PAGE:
People have been trafficked to casinos in these areas for several years now. However, Mr Jeremy Douglas, regional representative for the United Nations Office on Drugs and Crime in Southeast Asia, said prior to the COVID-19 pandemic, human trafficking in Shan mostly revolved around manual labour and sex work.
“But the casino industry and then pandemic have really changed the profile,” he said. “More articulate, educated people with technical skills are being trafficked to work in casinos and online gaming, and in scam operations set up in the same facilities or areas.”
He said casino operators “accelerated” the move to online platforms during the pandemic, in an attempt to compensate for the loss of real-world customers. “The more ruthless have added scams that they need workers for, and some are forcing young women to work in online pornography,” he added.
Douglas said while technology has given them the ability to penetrate every corner of the globe, they need flesh and blood workers with language skills to operate, and they will go to great lengths to retain their human resources.
“The groups running the online casinos and scams are not going to simply shut them down and release those that they have brought in. And if the border with Yunnan reopens they’ll have the benefit of fully running the floors again and being online – diverse revenue streams,” he predicted.
A Chinese national who worked for a scam operation in Laukkai from 2017 to 2020 confirmed that with the onset of COVID-19, the scam industry boomed and operators became more ruthless.
“There were fraud companies in Myanmar, but not as crazy as they are now,” he told Frontier. “Before there were no restrictions on personal freedom. After COVID hit, things changed.”
He returned to China in 2020 before moving on to Cambodia, but stayed in touch with contacts in Laukkai, who said they were afraid to step outside. They would only travel in groups, or with a friend in one of the various armed organisations, because otherwise they were at risk of being grabbed off the street and sold.
In the case of Chinese nationals, recruitment websites typically lure workers to southern Yunnan, where they are smuggled across the border into Myanmar before the true nature of the work is revealed. The Chinese worker who spoke to Frontier said people from Yunnan typically don’t need a passport to enter territory controlled by non-state armed groups like the UWSA, but just need a permit from the group in question. He said some companies will then demand as much as 300,000 yuan in “compensation” if the worker wants to leave – effectively a ransom.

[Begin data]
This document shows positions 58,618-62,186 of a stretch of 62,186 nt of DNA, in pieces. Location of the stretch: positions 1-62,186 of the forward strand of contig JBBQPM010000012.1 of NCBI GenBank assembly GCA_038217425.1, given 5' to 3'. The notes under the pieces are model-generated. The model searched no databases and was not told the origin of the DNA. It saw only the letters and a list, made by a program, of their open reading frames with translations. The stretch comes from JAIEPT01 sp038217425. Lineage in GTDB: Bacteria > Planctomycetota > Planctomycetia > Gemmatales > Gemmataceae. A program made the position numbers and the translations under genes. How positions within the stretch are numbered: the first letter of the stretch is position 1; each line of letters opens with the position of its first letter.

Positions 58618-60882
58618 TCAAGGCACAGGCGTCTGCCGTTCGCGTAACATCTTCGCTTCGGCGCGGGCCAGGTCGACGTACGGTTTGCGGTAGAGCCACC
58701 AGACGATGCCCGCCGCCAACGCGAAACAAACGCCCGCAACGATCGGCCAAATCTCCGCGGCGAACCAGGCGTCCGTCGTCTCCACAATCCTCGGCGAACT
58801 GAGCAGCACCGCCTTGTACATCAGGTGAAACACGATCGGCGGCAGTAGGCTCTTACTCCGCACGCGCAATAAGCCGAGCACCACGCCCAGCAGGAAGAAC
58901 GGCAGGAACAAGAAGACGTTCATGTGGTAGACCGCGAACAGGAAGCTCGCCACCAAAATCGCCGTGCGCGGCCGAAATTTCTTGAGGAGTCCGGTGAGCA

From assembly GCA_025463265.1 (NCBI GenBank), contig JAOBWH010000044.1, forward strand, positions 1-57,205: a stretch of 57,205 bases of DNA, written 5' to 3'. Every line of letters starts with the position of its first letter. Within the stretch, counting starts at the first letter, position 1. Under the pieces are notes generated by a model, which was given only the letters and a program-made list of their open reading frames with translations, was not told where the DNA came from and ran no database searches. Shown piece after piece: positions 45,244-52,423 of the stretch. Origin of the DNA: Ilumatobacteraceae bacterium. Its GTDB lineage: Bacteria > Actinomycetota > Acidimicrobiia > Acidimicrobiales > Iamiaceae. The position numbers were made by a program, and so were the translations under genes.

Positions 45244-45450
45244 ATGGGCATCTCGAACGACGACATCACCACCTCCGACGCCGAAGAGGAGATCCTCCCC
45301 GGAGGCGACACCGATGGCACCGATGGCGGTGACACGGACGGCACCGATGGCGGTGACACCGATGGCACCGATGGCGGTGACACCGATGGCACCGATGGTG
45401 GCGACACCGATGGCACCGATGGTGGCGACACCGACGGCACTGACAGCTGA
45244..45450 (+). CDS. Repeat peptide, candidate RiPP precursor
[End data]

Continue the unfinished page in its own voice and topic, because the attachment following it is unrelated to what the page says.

Posing as a job seeker, Frontier spoke to multiple Chinese recruitment agencies based in Laukkai, Shwe Kokko and Muse, a major trading hub on the border with China in northern Shan. Some of the agencies were open about the fact that they were scam operations, while others said they were “online marketing” agencies or “click-farm” operators. All insisted they did not abuse their employees, although when pressed some acknowledged requiring a “pay-out” to leave.
“Yeah, you do have to pay if you would like to quit,” said one recruiter in Shwe Kokko, who said it would cost 200,000 yuan to leave.
One Chinese man admitted to state media that while being forced to work as a scammer in Mongpauk in September 2020, he met a middle-aged divorced Chinese woman online, establishing a remote romantic relationship with her before encouraging her to invest in a fake company. Initially, the investments seemed to pay off. She earned 1,000 yuan in a matter of days, which quickly rose to 35,000. Blinded by her new relationship and soaring profits, she invested 1.44 million yuan, which then vanished into the pockets of the man’s criminal bosses, who celebrated by setting off firecrackers.
Escape from Wa State
“I came here because of the pay rate and because I thought it was just a marketing position at first,” said Awng.
He explained that the scam workers in Mongpauk, where he was being held at the time of the interview, must initiate contact with at least eight people every day, before choosing the two most promising individuals to continue talking to, in an attempt to build friendships or even romantic relationships. Eventually, he said, they convince them to invest in a cryptocurrency, but the platform is fake, and the money goes directly to the scammers.
“Our target is to make $10,000 per month each [for the company]. If we don’t meet these expectations, we are handcuffed, beaten with bars and stung with electric shock batons,” he said. “It’s a living hell.”